Geno Auriemma Olympics in the Women’s Basketball Preliminary Round Group B match between China and Spain on Day 5 of the Rio 2016 Olympic Games at Youth Arena on August 10, 2016 in Rio de Janeiro, Brazil.

The number of NCAA women’s basketball teams with female head coaches has fallen from 63 per cent in 2007-08 to 56 per cent right now, and there’s been lots of discussion about if that’s thanks to discriminatory hiring practices or something else. UConn women’s basketball head coach Geno Auriemma seems to be in the “something else” camp, telling reporters Thursday “There’s a reason why there’s not as many opportunities for women. Not as many women want to coach.” However, Auriemma’s daughter Ally (who writes for ESPNw, The Mary Sue and other outlets) then went in on his comments on Twitter.

There’s a good point there; just saying this doesn’t necessarily make Auriemma against female coaches, but his comments definitely do seem to lack perspective and avoid some of the issues that female coaches face. One of his female colleagues at the Final Four brought up excellent other reasons for that decline:

Women aren’t recycled the way that men are,” Stanford’s Tara VanDerveer said.

VanDerveer proceeded to tell the story of how she upset she was last year when her Stanford men’s counterpart Johnny Dawkins was fired. Dawkins wound up consoling VanDerveer when she broke down in tears in his office.

“I told my friend about it. My friend said, ‘Don’t worry, he’ll get a job in a week,’” VanDerveer said. “That does not happen with women coaches.”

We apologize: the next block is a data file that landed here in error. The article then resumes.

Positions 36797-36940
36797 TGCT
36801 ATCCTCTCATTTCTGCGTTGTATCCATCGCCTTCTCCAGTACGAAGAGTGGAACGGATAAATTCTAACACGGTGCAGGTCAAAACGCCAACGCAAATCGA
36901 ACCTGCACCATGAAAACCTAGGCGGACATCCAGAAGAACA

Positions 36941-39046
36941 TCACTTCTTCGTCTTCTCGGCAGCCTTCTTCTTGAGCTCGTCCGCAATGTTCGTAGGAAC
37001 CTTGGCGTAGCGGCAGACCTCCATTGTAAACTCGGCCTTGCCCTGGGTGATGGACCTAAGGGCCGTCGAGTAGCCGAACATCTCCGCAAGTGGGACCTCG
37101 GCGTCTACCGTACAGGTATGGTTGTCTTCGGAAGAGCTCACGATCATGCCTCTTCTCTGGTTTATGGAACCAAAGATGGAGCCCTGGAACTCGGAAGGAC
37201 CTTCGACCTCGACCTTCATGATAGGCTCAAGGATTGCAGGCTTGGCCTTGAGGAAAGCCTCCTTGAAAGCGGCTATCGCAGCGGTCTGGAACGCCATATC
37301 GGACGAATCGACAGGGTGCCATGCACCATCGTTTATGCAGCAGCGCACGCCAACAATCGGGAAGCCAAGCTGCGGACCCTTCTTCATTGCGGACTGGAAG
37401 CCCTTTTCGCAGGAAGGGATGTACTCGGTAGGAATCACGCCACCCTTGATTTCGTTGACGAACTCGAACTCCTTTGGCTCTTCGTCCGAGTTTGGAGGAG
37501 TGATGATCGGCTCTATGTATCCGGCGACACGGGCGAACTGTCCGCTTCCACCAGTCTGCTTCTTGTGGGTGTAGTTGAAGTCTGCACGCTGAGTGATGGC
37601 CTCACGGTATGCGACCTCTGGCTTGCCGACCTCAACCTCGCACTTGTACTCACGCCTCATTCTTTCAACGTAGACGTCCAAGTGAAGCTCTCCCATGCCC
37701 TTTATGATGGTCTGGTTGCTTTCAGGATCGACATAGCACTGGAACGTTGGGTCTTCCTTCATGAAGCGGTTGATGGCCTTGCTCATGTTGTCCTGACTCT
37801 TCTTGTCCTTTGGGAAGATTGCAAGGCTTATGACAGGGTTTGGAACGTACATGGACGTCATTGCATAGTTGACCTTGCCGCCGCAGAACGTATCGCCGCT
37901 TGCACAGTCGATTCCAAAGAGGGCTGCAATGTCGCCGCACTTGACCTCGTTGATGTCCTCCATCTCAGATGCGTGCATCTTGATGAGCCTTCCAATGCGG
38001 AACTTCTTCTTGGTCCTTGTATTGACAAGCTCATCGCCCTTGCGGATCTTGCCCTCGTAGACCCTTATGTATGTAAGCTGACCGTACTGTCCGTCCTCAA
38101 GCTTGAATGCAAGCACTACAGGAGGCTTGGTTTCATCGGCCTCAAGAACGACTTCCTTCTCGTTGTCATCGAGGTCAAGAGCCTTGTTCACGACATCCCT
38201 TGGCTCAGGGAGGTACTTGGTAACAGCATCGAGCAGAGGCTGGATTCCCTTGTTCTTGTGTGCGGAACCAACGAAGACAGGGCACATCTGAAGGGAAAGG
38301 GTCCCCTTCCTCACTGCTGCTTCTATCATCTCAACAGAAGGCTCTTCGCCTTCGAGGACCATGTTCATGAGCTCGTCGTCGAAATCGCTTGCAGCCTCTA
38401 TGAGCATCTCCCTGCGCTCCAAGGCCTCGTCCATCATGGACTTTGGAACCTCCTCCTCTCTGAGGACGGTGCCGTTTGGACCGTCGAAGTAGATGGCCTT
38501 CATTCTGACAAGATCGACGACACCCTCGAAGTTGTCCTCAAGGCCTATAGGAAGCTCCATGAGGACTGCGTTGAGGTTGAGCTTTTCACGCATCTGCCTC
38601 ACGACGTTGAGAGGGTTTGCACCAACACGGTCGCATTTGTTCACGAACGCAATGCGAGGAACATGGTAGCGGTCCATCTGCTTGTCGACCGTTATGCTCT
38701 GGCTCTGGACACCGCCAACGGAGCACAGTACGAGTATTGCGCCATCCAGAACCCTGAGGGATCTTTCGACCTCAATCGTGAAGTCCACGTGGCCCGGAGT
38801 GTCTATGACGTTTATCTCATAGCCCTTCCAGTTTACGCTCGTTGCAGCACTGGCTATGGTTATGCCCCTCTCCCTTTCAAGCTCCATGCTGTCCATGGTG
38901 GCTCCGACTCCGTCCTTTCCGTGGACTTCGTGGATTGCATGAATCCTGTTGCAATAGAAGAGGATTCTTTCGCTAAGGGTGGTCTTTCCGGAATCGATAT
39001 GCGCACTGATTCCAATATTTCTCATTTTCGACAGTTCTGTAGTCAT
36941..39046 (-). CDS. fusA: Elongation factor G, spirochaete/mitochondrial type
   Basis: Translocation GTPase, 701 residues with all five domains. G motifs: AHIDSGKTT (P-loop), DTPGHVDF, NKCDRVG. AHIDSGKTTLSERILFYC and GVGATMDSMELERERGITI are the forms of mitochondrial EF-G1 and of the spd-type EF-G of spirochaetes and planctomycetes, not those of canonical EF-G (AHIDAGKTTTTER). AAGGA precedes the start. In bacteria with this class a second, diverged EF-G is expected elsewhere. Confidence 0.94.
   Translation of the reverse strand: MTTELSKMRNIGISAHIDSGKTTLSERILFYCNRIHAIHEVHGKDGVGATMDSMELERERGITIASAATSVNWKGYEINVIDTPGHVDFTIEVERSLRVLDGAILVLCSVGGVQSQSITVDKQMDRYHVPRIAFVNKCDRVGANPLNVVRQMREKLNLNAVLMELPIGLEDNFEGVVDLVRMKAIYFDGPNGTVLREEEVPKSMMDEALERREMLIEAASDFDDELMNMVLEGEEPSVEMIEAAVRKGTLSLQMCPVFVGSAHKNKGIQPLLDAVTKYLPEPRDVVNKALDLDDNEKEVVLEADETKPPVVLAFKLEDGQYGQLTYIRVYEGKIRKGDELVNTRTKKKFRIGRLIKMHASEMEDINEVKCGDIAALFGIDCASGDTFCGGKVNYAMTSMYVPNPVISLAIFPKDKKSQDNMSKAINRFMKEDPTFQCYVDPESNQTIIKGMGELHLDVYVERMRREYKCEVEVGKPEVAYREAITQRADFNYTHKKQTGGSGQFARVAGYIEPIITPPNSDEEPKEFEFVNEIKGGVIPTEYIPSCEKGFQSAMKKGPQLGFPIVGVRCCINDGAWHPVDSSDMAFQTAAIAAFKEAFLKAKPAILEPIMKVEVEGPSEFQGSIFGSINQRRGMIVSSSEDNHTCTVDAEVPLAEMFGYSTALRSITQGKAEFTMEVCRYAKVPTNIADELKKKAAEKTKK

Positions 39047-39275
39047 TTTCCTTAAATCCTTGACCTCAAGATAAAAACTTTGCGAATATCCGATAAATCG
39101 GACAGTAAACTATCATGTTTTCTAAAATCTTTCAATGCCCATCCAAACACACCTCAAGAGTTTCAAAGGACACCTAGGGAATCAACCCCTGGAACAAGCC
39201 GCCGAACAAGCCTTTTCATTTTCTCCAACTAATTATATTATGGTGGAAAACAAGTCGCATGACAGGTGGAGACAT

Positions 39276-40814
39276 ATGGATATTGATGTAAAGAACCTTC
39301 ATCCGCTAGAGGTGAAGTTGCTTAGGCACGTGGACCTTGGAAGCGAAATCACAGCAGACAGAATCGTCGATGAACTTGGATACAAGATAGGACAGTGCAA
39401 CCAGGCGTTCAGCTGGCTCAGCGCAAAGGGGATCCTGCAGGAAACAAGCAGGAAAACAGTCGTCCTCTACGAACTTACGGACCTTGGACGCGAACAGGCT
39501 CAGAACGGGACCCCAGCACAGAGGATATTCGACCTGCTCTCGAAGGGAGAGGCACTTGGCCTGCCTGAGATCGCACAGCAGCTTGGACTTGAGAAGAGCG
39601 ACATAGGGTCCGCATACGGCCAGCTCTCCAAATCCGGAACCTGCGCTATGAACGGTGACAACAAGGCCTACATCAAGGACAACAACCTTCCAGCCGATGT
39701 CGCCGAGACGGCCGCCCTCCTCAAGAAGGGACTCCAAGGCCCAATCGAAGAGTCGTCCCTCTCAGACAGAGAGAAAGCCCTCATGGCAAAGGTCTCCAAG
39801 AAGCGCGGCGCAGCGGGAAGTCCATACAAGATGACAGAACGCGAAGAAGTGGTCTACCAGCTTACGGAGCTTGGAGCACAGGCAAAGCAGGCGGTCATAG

Indeed, Dawkins landed his next job, as the coach at Central Florida, eight days later.

When Melanie Balcomb was fired last year after 14 seasons at Vanderbilt, another head coaching job didn’t quickly materialize. After three months out of work, she accepted as job as an offensive analytics consultant on Dawn Staley’s staff at South Carolina.

That’s obviously a limited example, but it does seem to occur more widely than that. Staley talked about how it’s important to keep talented minds like Balcomb in the game, and said while she isn’t overly concerned about the decline (she said it’s partly because women’s basketball has gained popularity and more men want to coach it now than used to), she hopes athletic directors and administrators aren’t just looking for male candidates. VanDerveer summed that up well, too:

If athletic directors want more women in women’s basketball, maybe they have to look in the mirror and say, ‘All right, how can we make this happen?’ There are women. If you want women in your jobs, you have to look to hire them.”

That might be the real key here. There are plenty of women who do want to coach, and the challenge may be providing more pathways that can get them there and giving them serious consideration when they apply. It’s certainly not as simple as “Not as many women want to coach,” as Auriemma’s own daughter pointed out.


About Andrew Bucholtz

Andrew Bucholtz has been covering sports media for Awful Announcing since 2012. He is also a staff writer for The Comeback. His previous work includes time at Yahoo! Sports Canada and Black Press.